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Voles - Control & Prevention

Voles in Your Garden?

A friend watched helplessly as her tomato plants withered and died one after another. Our rosarian lost several of her long-established roses this spring. When they pulled up the plants, they came up easily – the roots were gone.

Mole or vole?

Vole. Moles are insectivores (they like bugs, grubs and worms) and do not eat plants. Voles, which may resemble moles but in fact are mouse-like rodents also known as meadow mice, use the mole runs (tunnels) to get at plant roots, which they love to eat. They'll destroy the root systems of rose bushes, eat tulip bulbs with delight, devour roots of perennials, vegetables.... If your plants are falling over from chewed roots and your bulbs are no longer where you planted them, you've got voles.

To control or repel voles:

We sell Mole/Vole Stopper by Messina, which is approved for organic growers, OMRI-approved, and effective for preventing chewing, digging, and tunneling damage caused by voles (and other rodents).

We also sell Espoma Soil Protector, a shard-like material that you put into the soil when you plant bulbs and new plantings, but you can also for existing plants. It works because voles like soft tunnels, not tunnels made of coarse materials.  It's nontoxic, doesn't break down (so you need to apply it only once), and is perfectly safe to use.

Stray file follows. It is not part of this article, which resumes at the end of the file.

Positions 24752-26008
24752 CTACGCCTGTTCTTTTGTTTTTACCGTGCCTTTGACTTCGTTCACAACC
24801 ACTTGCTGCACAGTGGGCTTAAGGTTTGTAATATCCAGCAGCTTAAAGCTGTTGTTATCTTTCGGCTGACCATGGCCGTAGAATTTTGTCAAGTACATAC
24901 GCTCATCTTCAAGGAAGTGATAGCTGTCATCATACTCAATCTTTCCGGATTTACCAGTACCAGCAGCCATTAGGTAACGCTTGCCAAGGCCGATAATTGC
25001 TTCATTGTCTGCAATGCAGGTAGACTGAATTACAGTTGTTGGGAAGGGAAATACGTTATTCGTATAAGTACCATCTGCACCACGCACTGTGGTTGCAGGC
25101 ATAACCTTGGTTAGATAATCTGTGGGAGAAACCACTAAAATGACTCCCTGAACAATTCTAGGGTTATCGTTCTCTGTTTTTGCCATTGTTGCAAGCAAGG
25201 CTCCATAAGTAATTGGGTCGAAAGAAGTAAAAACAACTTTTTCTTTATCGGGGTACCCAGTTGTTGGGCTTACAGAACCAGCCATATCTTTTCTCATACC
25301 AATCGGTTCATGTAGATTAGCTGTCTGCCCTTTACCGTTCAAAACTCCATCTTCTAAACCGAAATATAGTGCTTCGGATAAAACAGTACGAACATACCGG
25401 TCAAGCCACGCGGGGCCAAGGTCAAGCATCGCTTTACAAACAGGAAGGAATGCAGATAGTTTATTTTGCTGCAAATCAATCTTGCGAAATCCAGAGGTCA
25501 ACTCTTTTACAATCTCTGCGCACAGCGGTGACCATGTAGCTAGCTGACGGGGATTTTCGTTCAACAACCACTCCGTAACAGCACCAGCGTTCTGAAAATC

The chemical, zinc phosphide (Bonide Mole, Bonide Repels All, Gopher Killer), has been proven effective. Anything containing the extract capsaicin from peppers may also afford short-term protection. Read and follow all label directions and restrictions.

The UConn Home & Garden Education Center also suggests:

1. Eliminate weeds and groundcovers in and around cultivated areas. This reduces the availability of food and cover for voles, and the capacity of these areas to support them.

2. Regularly mow the permanent sod strips between blueberry and raspberry rows. A weed-free or vegetation-free strip is an excellent buffer around areas to be protected. The wider the buffer strip, the less likely voles will cross it to the cropping areas.

3. Frequent tillage removes cover, destroys existing runways or tunnels, and destroys a percentage of the existing population.

4. You can try placing a mousetrap, perpendicular to the tunnel, with the trigger end in the tunnel. Apple slices or a peanut butter-oatmeal mixture make good baits.